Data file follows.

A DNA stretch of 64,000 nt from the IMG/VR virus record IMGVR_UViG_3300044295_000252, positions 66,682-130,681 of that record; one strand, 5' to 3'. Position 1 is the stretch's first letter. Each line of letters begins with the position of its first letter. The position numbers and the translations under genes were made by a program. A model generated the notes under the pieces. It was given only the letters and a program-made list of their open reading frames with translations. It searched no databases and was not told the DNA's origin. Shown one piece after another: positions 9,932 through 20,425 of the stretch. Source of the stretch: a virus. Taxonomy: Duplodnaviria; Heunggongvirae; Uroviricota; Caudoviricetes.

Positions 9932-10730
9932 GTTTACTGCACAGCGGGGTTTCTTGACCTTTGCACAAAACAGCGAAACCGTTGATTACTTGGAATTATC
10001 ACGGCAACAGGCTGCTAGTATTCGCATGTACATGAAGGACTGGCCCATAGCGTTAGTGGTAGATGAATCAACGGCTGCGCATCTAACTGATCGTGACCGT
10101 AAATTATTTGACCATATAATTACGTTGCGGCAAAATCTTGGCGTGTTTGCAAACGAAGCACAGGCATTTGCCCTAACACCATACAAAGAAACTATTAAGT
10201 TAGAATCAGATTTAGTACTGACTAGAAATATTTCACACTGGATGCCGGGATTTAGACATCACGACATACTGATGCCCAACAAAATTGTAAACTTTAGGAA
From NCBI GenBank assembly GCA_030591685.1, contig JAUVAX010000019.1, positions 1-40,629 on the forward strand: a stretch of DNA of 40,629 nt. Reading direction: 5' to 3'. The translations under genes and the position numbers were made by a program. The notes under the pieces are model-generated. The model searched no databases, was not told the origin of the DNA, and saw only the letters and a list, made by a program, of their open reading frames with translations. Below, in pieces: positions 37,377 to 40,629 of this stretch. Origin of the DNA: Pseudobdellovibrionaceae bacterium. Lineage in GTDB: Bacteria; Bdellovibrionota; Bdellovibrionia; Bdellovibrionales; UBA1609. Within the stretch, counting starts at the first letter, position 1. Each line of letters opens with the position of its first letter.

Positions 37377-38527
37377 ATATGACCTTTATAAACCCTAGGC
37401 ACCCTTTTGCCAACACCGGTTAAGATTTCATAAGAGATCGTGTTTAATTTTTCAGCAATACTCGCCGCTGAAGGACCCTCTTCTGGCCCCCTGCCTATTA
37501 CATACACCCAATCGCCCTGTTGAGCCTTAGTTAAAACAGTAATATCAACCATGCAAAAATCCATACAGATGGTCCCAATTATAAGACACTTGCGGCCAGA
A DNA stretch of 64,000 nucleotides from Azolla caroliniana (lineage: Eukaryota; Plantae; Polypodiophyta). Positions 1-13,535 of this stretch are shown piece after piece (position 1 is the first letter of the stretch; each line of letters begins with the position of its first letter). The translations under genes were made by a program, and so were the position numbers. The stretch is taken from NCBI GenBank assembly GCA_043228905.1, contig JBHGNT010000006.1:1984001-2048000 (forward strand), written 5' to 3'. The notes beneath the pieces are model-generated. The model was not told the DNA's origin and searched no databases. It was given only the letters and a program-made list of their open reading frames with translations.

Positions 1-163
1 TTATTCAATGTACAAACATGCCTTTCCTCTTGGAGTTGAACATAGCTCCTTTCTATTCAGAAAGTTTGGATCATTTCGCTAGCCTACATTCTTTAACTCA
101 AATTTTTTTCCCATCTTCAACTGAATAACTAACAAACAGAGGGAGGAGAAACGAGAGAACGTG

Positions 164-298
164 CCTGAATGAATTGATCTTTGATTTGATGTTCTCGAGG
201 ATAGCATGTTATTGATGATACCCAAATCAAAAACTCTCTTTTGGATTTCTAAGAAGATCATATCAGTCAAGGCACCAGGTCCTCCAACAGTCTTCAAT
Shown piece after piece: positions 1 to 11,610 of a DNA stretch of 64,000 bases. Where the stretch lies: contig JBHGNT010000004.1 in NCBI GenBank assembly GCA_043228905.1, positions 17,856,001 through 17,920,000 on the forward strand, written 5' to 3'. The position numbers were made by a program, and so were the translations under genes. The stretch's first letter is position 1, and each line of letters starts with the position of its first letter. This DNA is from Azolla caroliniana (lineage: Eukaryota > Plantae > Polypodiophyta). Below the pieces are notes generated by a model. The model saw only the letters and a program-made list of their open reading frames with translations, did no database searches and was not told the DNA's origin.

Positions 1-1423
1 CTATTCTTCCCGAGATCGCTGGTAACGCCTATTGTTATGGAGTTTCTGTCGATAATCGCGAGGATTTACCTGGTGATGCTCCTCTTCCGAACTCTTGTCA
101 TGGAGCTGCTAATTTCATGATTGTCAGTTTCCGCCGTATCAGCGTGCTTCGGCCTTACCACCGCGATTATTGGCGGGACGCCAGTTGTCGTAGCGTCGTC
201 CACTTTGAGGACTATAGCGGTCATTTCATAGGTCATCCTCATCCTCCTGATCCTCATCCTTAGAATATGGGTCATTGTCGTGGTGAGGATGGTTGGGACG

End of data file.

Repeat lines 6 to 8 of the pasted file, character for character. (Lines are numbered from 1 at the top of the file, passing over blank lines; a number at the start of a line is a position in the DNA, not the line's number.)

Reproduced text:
10201 TAGAATCAGATTTAGTACTGACTAGAAATATTTCACACTGGATGCCGGGATTTAGACATCACGACATACTGATGCCCAACAAAATTGTAAACTTTAGGAA
From NCBI GenBank assembly GCA_030591685.1, contig JAUVAX010000019.1, positions 1-40,629 on the forward strand: a stretch of DNA of 40,629 nt. Reading direction: 5' to 3'. The translations under genes and the position numbers were made by a program. The notes under the pieces are model-generated. The model searched no databases, was not told the origin of the DNA, and saw only the letters and a list, made by a program, of their open reading frames with translations. Below, in pieces: positions 37,377 to 40,629 of this stretch. Origin of the DNA: Pseudobdellovibrionaceae bacterium. Lineage in GTDB: Bacteria; Bdellovibrionota; Bdellovibrionia; Bdellovibrionales; UBA1609. Within the stretch, counting starts at the first letter, position 1. Each line of letters opens with the position of its first letter.

Positions 37377-38527